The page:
5. To offer an amnesty for all those in exile abroad, banished from their hometown within Vietnam, or imprisoned, whether for being members of unauthorized organizations or churches or because they have called for pluralism, multi-partyism, freedom of religion, or freedom of speech. A number of prisoners should be given early release on social work under the guidance and sponsorship of ordained members of all religions.
  6. To repeal taxes for anyone without a home, a job, or a source of income.
  7. To establish Sunday as a “No Car Day” in Hanoi and other big cities and towns: citizens should only use bicycles, rickshaws, or horse carriages, or walk, except in emergencies. Sunday should also be a No-Smoking Day and No-Alcohol Day—a day on which no cigarettes, wine, or beer is sold.
  8. To support the establishment of vegetarian restaurants in the capital and other major cities. Every restaurant must offer at least a few vegetarian dishes on the menu, and everyone should be encouraged to be vegetarian for at least 15 days a month (according to the UN’s recommendations to cut back meat consumption by 50% to save the planet). Those who fully embrace a vegetarian diet can benefit from a 50% discount on their health insurance contributions.
  9. To subsidize solar power technology for cooking rice, boiling water, lighting, preparing tea, washing clothes, and so on.
  10. To end the production and use of plastic bags and packaging.
  11. To call for a Great Buddhist Summit, and invite Venerable monks and nuns from inside and outside the country to re-establish a People’s Buddhist Church, totally free from political  interference.
  12. To organize retreats in Vietnam for Vietnamese people and foreigners to learn and practice ways to transform violence and build brotherhood and sisterhood in the spirit of openness and non-dualism as taught by Zen Master Van Hanh.

If the government, law-makers, and law-enforcers of the country do not want to, or cannot, realize these proposals, then we, the People, will do it by ourselves, beginning with the Buddhists and with the support of other religions and charitable associations.

The Zen Master’s name “Van Hanh” means “Ten Thousand Actions;” The Zen Master’s name “Nhat Hanh” means “One Action.” Thich Nhat Hanh founded a “Van Hanh Buddhist University” in Saigon in the early 1960s.

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Sangha News

The Revised Fourteen Mindfulness Trainings


Introduction
By Sister Annabel, True Virtue

Since the ten wholesome practices were devised by the Buddha for the Fourfold Sangha, the Fourteen Mindfulness Trainings have been growing and evolving. The Fourteen Mindfulness Trainings, first written by Thay Thich Nhat Hanh in 1966 as a response to the needs of that time, have now been revised and enriched for the second time. The revision of the Five Mindfulness Trainings of two years ago has contributed in part to the revision of the Fourteen.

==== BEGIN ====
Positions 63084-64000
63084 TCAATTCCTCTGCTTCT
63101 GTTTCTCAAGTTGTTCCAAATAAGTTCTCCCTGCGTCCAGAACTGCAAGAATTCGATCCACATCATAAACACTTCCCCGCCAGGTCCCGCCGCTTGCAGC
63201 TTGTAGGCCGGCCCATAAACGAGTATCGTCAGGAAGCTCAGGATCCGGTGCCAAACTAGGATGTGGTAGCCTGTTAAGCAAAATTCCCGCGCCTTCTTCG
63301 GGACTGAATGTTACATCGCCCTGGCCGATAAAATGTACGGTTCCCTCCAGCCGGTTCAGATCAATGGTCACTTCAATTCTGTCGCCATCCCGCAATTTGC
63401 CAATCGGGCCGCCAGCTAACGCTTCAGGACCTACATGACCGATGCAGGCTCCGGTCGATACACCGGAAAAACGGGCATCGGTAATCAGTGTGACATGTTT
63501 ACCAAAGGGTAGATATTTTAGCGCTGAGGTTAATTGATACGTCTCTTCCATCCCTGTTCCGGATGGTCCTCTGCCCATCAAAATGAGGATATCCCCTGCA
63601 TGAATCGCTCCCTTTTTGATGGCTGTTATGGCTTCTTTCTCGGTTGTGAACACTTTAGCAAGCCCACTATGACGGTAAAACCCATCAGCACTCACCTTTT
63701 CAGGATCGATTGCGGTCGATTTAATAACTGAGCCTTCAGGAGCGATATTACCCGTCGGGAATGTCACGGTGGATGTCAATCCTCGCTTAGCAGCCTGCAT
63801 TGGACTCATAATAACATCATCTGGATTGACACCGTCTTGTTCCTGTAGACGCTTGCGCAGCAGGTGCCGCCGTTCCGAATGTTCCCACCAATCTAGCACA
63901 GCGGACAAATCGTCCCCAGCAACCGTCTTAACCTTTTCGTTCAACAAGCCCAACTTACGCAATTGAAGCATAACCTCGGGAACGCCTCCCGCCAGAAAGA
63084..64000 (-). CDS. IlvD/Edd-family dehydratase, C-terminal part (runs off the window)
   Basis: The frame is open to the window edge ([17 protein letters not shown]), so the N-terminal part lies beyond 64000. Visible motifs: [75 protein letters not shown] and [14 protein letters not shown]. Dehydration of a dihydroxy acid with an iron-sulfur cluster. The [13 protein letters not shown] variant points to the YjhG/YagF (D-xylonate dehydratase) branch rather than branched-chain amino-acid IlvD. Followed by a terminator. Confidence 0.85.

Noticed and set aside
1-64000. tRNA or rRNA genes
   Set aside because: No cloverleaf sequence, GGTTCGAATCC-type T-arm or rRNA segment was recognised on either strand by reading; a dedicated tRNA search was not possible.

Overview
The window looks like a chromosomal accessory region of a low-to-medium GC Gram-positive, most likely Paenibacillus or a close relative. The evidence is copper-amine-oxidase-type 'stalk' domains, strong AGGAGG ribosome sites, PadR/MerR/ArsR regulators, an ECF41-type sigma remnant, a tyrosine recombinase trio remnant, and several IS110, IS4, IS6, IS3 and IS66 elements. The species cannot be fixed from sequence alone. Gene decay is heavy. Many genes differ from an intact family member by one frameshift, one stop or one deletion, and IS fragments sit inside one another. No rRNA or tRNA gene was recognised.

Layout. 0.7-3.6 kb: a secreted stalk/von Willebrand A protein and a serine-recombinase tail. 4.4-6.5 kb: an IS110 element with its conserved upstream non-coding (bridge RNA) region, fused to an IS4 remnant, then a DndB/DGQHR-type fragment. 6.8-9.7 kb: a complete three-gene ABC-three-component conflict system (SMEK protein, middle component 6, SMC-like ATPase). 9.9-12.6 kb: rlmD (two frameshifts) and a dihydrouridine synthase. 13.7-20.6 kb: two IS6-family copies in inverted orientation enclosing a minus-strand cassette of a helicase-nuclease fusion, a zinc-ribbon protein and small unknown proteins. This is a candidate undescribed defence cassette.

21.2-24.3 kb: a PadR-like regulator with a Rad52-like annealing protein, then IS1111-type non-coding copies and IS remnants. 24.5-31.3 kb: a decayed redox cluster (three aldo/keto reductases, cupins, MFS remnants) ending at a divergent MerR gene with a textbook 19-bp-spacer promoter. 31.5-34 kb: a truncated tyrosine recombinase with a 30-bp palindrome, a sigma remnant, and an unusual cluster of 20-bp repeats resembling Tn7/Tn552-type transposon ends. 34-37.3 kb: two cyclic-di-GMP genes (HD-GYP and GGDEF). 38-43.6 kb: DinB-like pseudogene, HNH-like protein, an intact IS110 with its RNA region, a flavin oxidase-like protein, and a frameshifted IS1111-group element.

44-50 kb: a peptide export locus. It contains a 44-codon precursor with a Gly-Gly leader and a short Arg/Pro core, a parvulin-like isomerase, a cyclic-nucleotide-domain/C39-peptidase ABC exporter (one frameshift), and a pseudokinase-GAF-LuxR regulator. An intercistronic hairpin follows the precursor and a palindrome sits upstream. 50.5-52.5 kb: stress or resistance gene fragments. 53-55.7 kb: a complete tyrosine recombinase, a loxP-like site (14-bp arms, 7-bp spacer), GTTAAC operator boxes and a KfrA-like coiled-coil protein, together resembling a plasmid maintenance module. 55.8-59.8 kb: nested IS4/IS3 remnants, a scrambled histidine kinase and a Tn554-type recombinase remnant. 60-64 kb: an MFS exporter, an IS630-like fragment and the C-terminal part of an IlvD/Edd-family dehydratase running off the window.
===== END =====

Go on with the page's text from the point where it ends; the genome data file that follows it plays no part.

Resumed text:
It is very clear in the revised edition how the basic teachings of the Buddha on the Noble Eightfold Path and related teachings (including the Four Nutriments) are the firm basis not only for Buddhist ethics but also for the contribution that Buddhism can make to secular ethics. In the revision of the First, Second, and Third Trainings, we already see the concrete practice of non-self, emptiness, and interdependent arising in ethical terms. In the re-vision of the Fourth Training, we see how we need to practice to face our own suffering not as an outside reality but as something within ourselves that the practice can transform. The revisions of the Fifth and Seventh Trainings help us to see that happiness depends on our own mind rather than some reality outside of us. In the Sixth Training the practice of Right Diligence is prescribed for the transformation of anger. After a century or more of emphasis on the individual, the revised Eighth and Tenth Mindfulness Trainings show us the importance of our practice to be a cell in the body of the Sangha in order to be an effective refuge for all beings. The revised Fourteenth Training includes the practice of the Four Nutriments and the necessity to go beyond the dualism of body and mind.

Thay Thich Nhat Hanh first transmitted the most recently revised Fourteen Mindfulness Trainings to a number of monastic and lay ordinees in French and Vietnamese during the Great Ordination Ceremony at the end of February 2012 in Plum Village. The trainings were enthusiastically received by all who heard and formally received them. We know that this development of the Fourteen Mindfulness Trainings is the right direction for the second decade of the 21st century and beyond.


The Fourteen Mindfulness Trainings are the very essence of the Order of Interbeing. They are the torch lighting our path, the boat carrying us, the teacher guiding us. They allow us to touch the nature of interbeing in everything that is, and to see that our happiness is not separate from the happiness of others. Interbeing is not a theory; it is a reality that can be directly experienced by each of us at any moment in our daily lives. The Fourteen Mindfulness Trainings help us cultivate concentration and insight which free us from fear and the illusion of a separate self.

The First Mindfulness Training: Openness